New director-general Tim Davie has planned a scheme that will allow a premium and a standard package. The premium package would allow viewers access to high profile programmes such as The Night Manager, the Bodyguard, and Normal People. The new director-general wishes to find a new funding model that would stay in place until 2027.
But Mr Davie has said the BBC will not become a subscription service like Netflix.
The license fee currently costs £157.50 per year.
Speaking to The Sun, a source said: “This is all at a very early stage but the two-tier structure is being discussed at the higher echelons.
“You would effectively have a cut-price version including the main aspects of telly and radio stations.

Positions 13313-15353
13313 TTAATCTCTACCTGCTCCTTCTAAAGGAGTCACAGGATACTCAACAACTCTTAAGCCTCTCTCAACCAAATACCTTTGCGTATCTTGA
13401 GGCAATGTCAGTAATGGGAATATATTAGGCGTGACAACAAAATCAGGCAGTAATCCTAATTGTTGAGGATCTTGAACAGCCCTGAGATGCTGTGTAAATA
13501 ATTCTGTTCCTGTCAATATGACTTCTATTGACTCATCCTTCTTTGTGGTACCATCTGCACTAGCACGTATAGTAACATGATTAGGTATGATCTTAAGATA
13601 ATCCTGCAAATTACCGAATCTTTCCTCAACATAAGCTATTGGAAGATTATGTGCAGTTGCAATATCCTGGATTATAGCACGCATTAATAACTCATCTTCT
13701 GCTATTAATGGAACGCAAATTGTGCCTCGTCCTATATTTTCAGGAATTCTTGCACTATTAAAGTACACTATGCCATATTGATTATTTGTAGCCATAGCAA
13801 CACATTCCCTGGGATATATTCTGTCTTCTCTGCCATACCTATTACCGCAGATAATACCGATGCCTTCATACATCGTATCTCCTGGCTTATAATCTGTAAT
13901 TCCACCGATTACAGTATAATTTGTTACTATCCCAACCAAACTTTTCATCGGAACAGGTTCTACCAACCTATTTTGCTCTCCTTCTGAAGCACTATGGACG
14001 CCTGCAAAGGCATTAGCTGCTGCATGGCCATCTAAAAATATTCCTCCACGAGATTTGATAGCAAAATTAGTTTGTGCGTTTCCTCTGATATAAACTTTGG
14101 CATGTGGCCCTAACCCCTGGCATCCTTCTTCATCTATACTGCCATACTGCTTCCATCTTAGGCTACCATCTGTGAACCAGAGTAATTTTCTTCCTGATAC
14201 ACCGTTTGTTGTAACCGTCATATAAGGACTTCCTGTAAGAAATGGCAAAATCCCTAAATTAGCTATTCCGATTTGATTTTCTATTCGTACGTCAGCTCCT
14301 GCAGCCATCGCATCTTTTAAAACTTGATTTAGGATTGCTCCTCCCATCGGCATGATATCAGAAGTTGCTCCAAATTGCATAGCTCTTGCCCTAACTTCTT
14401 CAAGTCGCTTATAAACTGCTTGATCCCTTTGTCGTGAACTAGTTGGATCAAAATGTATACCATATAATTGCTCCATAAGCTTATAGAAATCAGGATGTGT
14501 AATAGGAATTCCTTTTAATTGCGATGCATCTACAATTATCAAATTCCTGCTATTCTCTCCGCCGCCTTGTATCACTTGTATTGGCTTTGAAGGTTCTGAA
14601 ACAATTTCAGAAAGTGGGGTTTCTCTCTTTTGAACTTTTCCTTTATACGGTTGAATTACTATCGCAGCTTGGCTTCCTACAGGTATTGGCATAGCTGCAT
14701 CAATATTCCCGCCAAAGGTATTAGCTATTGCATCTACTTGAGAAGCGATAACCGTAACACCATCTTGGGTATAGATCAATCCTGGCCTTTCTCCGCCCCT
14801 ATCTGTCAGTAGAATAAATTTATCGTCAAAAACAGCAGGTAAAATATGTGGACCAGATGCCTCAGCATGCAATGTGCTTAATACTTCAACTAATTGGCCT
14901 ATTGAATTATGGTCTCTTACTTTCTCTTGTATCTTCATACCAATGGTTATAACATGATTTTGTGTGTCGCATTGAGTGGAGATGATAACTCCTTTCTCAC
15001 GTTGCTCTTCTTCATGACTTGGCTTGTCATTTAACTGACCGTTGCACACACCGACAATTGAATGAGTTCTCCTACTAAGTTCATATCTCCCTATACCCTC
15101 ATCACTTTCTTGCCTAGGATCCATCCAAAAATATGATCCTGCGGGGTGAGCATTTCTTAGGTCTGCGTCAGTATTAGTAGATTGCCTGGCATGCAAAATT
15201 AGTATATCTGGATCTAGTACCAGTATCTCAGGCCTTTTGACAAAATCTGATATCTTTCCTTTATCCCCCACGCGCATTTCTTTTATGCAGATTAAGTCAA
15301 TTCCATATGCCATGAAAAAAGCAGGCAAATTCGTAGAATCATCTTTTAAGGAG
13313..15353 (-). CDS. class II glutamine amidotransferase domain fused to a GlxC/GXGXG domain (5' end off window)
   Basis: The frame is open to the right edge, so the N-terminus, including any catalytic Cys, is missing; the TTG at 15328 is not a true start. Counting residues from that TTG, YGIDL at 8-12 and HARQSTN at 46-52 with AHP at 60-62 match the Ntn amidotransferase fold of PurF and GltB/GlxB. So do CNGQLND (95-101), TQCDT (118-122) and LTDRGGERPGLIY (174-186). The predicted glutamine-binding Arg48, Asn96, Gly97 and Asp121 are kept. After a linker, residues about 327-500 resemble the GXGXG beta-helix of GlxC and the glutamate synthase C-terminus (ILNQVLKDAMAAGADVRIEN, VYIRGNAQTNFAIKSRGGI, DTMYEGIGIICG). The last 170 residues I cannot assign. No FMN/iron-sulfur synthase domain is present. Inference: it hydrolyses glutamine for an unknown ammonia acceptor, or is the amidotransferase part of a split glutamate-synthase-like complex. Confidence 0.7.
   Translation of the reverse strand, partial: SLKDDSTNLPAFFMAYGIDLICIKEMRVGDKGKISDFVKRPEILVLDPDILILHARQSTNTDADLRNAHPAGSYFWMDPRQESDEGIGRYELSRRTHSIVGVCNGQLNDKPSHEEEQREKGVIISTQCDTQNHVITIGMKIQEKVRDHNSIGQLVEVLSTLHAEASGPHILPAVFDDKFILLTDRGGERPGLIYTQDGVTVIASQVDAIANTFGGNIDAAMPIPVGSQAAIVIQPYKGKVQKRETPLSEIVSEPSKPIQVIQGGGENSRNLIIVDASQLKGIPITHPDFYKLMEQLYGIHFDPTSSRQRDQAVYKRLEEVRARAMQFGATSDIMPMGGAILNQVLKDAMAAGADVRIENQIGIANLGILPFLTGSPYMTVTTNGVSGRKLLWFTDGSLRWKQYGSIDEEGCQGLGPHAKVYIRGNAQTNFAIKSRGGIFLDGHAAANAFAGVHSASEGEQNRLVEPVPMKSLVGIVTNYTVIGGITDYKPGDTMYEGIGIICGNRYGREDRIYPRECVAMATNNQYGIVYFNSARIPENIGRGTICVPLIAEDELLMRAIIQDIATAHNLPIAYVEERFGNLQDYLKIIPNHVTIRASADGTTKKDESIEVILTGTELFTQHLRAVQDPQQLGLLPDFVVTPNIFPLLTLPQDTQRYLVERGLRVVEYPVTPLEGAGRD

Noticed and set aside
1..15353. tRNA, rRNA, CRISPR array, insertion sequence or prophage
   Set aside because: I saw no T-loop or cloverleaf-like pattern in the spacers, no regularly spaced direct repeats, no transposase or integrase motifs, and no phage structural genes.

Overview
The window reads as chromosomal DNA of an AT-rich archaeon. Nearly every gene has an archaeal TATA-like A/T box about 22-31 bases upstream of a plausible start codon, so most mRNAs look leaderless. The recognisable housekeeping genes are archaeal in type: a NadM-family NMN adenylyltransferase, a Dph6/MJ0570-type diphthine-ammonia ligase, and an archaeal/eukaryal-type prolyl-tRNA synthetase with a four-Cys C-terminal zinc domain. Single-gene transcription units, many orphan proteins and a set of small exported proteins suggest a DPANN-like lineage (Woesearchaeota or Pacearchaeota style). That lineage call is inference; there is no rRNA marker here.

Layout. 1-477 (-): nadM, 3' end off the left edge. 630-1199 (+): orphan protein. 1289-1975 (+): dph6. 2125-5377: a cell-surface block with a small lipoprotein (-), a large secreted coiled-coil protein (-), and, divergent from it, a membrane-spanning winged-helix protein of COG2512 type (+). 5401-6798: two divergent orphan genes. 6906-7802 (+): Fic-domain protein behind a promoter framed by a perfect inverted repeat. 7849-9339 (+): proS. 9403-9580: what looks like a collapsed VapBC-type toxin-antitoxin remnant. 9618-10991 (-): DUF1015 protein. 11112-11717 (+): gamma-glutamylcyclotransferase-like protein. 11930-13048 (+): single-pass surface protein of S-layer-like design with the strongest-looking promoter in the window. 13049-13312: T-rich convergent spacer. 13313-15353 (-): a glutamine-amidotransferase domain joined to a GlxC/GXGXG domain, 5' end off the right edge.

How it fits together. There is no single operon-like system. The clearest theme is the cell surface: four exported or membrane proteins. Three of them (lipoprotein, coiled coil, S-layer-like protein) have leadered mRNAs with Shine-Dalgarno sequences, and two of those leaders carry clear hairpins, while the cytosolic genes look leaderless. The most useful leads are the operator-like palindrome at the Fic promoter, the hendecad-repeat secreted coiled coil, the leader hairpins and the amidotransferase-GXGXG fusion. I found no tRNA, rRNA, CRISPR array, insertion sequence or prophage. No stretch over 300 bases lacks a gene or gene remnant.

“But there would be a gear-change with the next offer to the public, which could include the high-production dramas and possibly some sports.
“The view is very clear that the corporation has to stay relevant.
“People now have so many add-on services, such as Netflix and Amazon Prime, that they feel they may not be using a lot of what the BBC has to offer.
“By offering a smaller product, it’s likely to win over those who dip in but don’t watch, listen or read BBC output as much as before.”
Mr Davie has outlined his views on how he will update the corporation.
Last week at a speech in Cardiff he said, “more people feel the BBC is for them”.
He added: “Our aim is not to beat others at their own game. It is to focus on being more, rather than less, BBC.
“More distinctive and committed to our unique public-service mission.
“We do not need all of everyone’s media time but we do need habitual use of the BBC and a deep attachment to at least some of our content.
“For the avoidance of doubt, I do not want a subscription BBC that serves the few.”
Published at Sun, 06 Sep 2020 14:34:00 +0000